September 18, 2010 - We first reported on this Swedish study back on September 6, 2010: Pregnant - it's best to be tobacco free to avoid a miscarriage..
R.J. Reynolds Tobacco, maker of Camel Snus, did not comment directly on the study findings. But spokesman David Howard said in an e-mail that the company "agrees that women should not use snus or any tobacco product during pregnancy."
PAPER: Maternal Use of Swedish Snuff (Snus) and Risk of Stillbirth, Wikström, Anna-Karin; Cnattingius, Sven; Stephansson, Olof, Epidemiology online August 27, 2010, ABSTRACT..
The Swedish team (from Karolinska Institute and Uppsala University) used a national birth register with information on nearly 611,000 women who were pregnant between 1999 and 2006. Of these, 58,502 were tobacco smokers and 7,629 used snus. Overall, 1,926 of the women in the register -- or about 0.3 percent -- had a stillbirth. (Stillbirth generally refers to a pregnancy loss after the 20th week; but in this database, it was defined as a pregnancy loss after at the 28th week or later.)
The study found that women who reported using snus during pregnancy had a 60 percent higher risk of suffering a stillbirth than women who used no tobacco products. The risk was 40 percent higher for light smokers, and for heavy smokers it was more than double that of non-users of tobacco. Among the women who reported using snus, 0.5 percent (40 women) suffered a stillbirth; that compared with just under 0.3 percent (1,386 women out of more than 500,000) of those who used no tobacco products during pregnancy.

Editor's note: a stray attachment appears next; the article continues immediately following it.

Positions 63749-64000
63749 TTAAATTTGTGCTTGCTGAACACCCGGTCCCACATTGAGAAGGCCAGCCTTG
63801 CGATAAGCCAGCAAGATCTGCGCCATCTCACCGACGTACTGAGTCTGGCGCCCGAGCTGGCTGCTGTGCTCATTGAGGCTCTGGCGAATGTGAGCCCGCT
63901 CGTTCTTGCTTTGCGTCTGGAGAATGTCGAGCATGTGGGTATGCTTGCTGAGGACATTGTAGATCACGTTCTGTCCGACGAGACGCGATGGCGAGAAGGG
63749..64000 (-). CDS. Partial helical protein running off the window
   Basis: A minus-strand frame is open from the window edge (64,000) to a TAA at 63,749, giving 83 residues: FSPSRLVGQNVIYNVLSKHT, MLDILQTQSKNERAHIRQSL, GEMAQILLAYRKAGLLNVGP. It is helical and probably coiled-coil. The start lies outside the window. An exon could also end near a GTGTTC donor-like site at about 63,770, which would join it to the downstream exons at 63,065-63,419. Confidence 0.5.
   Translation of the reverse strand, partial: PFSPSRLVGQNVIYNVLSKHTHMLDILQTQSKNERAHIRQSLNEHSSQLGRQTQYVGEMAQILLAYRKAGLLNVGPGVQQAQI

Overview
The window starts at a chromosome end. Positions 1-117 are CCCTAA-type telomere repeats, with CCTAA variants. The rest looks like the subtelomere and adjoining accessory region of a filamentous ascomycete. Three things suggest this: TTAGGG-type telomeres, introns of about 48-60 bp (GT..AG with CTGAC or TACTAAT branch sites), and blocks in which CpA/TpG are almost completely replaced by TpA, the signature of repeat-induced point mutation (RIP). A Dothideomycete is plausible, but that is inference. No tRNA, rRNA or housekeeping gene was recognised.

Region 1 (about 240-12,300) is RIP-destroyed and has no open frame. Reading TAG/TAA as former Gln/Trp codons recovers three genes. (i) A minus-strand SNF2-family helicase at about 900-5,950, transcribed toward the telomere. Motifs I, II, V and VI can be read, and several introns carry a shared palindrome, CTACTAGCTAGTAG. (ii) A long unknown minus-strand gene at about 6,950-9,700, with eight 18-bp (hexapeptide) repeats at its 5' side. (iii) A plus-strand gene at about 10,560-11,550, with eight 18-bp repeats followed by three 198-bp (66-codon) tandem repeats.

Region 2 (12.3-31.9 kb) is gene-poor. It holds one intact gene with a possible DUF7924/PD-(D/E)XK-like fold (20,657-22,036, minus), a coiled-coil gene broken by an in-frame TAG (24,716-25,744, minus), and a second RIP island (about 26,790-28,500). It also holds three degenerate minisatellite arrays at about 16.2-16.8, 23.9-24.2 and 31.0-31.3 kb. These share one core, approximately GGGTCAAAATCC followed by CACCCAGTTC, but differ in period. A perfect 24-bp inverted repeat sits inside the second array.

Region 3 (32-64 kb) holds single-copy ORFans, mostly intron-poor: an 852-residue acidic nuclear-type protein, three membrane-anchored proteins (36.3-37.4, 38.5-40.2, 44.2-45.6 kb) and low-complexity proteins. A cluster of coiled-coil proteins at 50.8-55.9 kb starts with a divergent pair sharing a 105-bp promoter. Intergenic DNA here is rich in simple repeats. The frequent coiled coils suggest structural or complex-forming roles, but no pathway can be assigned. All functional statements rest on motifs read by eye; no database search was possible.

Of the 41,488 women considered light smokers -- nine or fewer cigarettes per day -- 0.4 percent (172) had a stillbirth. And among the 17,000 women who smoked more heavily, the stillbirth rate was 0.7 percent (120).
We agree with by Dr. Gregory N. Connolly, director of the Tobacco Control Research Program at the Harvard School of Public Health, that nicotine may be at least partly responsible for the increased stillbirth risk. Why do you think patients are warned NOT to smoke before surgery?? The nicotine in tobacco can interfere with healing process. Smoking interferes with healing because it reduces the blood flow to the cell the ability of hemoglobin to move oxygen and finally it reduces the amount of oxygen released to the cells. Nicotine is, among other unkind things, is a strong vasoconstrictor decreasing blood flow. (Smoking and surgery..)
Recently there has been found a direct between nicotine and breast cancer..
Reference: 'Snus' tobacco linked to stillbirth risk by Amy Norton, Reuters, 9/17/2010.